Is having a backup generator a good idea?
The answer lies in how much you have to lose should the power go out.
Generators have always been popular in smaller rural communities, second homes in the mountains and with properties that are off the grid. But, with people working from home during the pandemic, we are more dependent on our homes than in the recent past.
According to Andrew Van Noy, account manager of Kohler, they are receiving record numbers of inquiries about their generators. People are wondering what would happen if the electricity went out in their home in the summer due to the wind and rain that monsoon storms bring and subsequent downed utility lines.
When electricity is interrupted it can be more than inconvenient. There can be sudden loss of air conditioning and cold storage with freezers and refrigerators. When the power turns off and on, there is the potential of damage to electronic equipment and data stored on computers. Health can be compromised with the elderly or infirmed.
The solution to these concerns can be found by adding a dependable, alternate source of power.
“Dual energy homes have a distinct advantage,” says Rosie. “Having that back-up energy source can be a life saver in the event of a microburst, brushfire, traffic accident, sandstorm or flooding that knocks out the power to your home or the power grid to your community.”
More than half of major U.S. power outages from 2000 to 2016 were caused by natural hazards like hurricanes, heat waves and wildfires, according to research reported July 2018 in Reliability Engineering & System Safety.
We’re fortunate in Arizona that these natural hazards are primarily seasonal sandstorms, floods and wildfires. In light of what other hazards people have to deal with in other parts of the country, we have it pretty good. But it does happen.
Question: How do generators work?
Answer: There are lots of generators on the market with varying technology. According to Van Noy, Kohler units come with control logic that constantly senses the flow of commercial power from the utility company. When the electricity ceases to come from the power company, the Kohler system automatically switches to generator power and restores the power in 10 seconds or less. When the power is restored there is a 15-minute delay before the generator turns off and the switch is reset, the entire operation is seamless and automatic.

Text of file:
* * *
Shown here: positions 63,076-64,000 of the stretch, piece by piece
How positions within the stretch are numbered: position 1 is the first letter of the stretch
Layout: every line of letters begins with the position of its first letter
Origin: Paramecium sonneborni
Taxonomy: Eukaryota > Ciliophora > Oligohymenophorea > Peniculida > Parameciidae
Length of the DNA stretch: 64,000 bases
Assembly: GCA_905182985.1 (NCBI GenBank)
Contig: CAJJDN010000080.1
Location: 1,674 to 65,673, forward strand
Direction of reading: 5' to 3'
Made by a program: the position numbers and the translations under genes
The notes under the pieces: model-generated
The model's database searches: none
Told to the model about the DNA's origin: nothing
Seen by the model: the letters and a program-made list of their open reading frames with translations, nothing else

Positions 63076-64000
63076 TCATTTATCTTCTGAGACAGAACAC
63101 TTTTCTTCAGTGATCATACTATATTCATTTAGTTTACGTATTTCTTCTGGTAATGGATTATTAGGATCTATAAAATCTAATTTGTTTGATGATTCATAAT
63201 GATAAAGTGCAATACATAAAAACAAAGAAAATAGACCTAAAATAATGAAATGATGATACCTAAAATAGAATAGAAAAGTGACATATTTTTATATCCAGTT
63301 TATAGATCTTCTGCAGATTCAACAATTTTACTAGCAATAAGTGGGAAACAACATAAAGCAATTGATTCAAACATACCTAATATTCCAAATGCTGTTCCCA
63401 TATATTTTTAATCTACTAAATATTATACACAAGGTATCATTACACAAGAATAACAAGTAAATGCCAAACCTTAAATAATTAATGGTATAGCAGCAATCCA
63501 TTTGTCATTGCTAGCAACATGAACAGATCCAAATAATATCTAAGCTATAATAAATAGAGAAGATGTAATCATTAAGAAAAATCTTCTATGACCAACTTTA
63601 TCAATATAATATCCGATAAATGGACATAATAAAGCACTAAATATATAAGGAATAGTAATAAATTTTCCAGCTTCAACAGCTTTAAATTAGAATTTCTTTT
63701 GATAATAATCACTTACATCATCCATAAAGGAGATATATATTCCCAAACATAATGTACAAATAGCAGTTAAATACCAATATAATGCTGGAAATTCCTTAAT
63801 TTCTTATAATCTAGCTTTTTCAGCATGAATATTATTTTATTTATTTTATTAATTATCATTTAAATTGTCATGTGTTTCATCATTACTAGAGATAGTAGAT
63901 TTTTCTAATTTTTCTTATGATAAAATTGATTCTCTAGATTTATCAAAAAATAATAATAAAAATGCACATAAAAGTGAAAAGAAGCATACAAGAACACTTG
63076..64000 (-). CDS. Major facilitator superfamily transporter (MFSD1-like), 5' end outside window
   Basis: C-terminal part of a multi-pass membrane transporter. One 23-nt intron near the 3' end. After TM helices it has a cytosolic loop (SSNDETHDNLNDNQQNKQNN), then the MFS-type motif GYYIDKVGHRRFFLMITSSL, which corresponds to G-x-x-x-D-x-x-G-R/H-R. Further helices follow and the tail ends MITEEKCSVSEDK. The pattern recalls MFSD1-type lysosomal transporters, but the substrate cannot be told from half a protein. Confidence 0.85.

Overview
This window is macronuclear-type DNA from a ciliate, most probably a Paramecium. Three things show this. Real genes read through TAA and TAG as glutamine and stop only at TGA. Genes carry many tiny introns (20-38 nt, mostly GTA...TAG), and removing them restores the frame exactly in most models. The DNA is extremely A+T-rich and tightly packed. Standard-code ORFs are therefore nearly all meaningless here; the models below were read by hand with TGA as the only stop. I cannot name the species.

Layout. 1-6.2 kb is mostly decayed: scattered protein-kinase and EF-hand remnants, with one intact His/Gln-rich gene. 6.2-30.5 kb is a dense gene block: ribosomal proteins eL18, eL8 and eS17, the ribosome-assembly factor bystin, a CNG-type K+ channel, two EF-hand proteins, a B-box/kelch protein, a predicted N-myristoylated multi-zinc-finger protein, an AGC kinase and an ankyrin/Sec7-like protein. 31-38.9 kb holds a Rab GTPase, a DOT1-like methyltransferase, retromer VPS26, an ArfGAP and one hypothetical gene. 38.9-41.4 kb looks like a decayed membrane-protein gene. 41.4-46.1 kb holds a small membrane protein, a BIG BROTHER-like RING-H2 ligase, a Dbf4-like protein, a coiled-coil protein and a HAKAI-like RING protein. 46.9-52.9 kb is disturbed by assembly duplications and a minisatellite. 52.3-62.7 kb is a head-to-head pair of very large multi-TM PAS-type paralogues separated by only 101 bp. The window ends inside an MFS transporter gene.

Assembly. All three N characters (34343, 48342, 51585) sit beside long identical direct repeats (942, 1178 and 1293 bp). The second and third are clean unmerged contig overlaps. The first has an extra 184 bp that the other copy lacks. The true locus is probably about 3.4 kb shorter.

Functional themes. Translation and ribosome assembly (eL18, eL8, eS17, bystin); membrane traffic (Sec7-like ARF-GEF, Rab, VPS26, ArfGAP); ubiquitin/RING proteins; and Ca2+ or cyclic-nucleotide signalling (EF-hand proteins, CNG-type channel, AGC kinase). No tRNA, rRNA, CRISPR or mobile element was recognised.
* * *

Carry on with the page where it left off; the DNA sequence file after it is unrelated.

Generators run on natural gas or propane. If a home does not have natural gas from a provider, propane would need to be made available on the property. This can be accomplished by installing a propane tank. A permit is required and there are regulations to be considered from your local governing bodies, as well as from HOAs. Regulations vary and can include limiting the size and placement of a propane tank.
Q: What size unit will I need?
A: First you will have to decide if you want a whole house solution, so everything continues seamlessly, or do you want to just keep the major items like AC, lights and refrigerator purring along? Can you get by without internet, an electric stove top and a microwave for a bit while electricity is restored? All of these questions, along with the square footage of your home, will help to ensure that you get the generator that will do the job you are asking it to do. We found out that Kohler generators for residential range from 8kw to 150kw. An 8kw unit is powerful enough to run your AC, but the most common units they sell for homes are the 14kw and 20kw, both with 200-amp auto transfer switch.
Q: Can I install a generator myself?
A: To maintain the integrity of the warranty on a new generator, most companies require them to be installed and maintained by a certified technician for the brand you choose. A certified technician will also be able to service the unit for you. Check the warranty before moving forward. You will want to make sure someone in your area can provide the service you need before purchasing a unit.
Q: What kind of maintenance do generators require?
A: Like any equipment with a motor, your unit will require regular maintenance. Some generators are programmed to perform a weekly check to ensure that they are ready to go when the need arises. With today’s technology, some units have an app or online portal that allows you to monitor the unit from wherever you are.
Rosie Romero is the host of the Saturday morning “Rosie on the House” radio program, heard locally from 10 to 11 a.m. on KNST (790-AM) in Tucson.
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